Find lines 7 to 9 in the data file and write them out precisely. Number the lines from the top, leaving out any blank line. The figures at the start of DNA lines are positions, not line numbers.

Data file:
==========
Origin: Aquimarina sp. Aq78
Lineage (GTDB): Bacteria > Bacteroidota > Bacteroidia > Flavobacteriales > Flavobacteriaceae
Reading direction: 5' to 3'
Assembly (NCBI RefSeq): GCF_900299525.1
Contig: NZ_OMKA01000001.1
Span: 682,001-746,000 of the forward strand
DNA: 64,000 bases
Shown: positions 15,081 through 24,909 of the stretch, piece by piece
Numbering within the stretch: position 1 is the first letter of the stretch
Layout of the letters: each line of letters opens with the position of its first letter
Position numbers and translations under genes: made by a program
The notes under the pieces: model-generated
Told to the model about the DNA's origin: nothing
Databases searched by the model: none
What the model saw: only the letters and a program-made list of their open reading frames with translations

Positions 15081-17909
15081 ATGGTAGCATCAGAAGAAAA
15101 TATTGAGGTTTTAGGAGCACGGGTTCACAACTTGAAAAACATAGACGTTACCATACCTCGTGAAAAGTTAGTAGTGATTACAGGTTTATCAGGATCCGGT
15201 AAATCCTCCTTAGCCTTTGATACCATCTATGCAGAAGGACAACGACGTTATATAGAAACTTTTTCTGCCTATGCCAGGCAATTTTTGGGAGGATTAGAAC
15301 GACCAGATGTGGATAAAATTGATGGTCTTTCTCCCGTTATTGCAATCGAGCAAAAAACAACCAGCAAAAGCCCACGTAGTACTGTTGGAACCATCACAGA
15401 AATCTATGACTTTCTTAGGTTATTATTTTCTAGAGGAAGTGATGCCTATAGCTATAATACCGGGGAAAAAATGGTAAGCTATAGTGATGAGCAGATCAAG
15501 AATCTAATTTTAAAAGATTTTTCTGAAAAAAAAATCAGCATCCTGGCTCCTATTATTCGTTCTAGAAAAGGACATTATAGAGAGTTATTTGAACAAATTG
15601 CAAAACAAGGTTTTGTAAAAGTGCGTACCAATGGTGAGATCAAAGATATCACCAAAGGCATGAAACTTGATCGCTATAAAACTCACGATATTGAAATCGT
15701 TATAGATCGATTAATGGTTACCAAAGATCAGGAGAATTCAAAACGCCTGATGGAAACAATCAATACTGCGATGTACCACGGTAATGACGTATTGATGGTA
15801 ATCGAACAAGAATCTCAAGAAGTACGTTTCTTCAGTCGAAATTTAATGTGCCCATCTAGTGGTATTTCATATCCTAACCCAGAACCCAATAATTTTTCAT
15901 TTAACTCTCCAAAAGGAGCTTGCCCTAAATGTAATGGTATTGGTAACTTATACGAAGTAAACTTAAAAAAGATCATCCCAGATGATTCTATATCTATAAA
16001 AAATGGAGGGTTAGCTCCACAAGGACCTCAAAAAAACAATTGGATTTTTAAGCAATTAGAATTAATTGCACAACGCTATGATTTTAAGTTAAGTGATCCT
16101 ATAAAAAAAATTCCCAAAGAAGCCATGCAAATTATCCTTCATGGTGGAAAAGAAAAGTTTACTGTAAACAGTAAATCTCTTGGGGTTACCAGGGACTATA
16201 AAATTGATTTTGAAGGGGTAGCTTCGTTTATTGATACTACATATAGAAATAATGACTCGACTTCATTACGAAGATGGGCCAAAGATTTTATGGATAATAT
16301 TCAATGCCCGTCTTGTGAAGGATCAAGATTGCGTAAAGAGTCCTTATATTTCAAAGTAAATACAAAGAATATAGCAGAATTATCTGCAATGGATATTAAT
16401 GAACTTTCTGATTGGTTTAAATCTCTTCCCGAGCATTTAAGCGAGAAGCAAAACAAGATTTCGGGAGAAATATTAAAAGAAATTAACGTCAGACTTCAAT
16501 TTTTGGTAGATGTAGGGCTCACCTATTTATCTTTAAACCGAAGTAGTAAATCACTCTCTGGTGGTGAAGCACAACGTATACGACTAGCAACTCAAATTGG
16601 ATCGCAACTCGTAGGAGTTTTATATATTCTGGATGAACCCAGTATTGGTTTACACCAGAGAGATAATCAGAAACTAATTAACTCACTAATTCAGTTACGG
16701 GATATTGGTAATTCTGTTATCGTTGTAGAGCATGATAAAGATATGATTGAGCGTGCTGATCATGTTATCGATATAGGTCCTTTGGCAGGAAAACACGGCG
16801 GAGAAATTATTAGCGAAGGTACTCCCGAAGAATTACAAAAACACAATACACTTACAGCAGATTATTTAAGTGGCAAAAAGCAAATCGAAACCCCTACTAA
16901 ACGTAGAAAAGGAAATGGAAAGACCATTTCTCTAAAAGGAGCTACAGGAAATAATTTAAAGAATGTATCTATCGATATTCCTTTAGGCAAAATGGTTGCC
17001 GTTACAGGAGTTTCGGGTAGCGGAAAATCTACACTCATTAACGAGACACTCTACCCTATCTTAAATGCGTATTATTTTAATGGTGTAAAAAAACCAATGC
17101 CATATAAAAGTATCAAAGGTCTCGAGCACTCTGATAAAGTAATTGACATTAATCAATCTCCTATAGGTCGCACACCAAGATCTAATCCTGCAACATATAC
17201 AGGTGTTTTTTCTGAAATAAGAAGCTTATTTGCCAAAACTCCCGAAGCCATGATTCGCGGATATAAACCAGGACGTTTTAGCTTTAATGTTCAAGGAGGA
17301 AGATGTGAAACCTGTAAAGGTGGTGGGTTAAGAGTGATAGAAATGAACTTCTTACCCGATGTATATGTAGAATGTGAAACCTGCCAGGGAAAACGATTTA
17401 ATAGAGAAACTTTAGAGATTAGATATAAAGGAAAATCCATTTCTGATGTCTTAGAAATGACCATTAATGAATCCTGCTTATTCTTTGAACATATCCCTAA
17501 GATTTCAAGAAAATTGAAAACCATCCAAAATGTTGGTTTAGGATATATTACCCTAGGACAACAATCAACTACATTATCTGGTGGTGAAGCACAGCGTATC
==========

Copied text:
DNA: 64,000 bases
Shown: positions 15,081 through 24,909 of the stretch, piece by piece
Numbering within the stretch: position 1 is the first letter of the stretch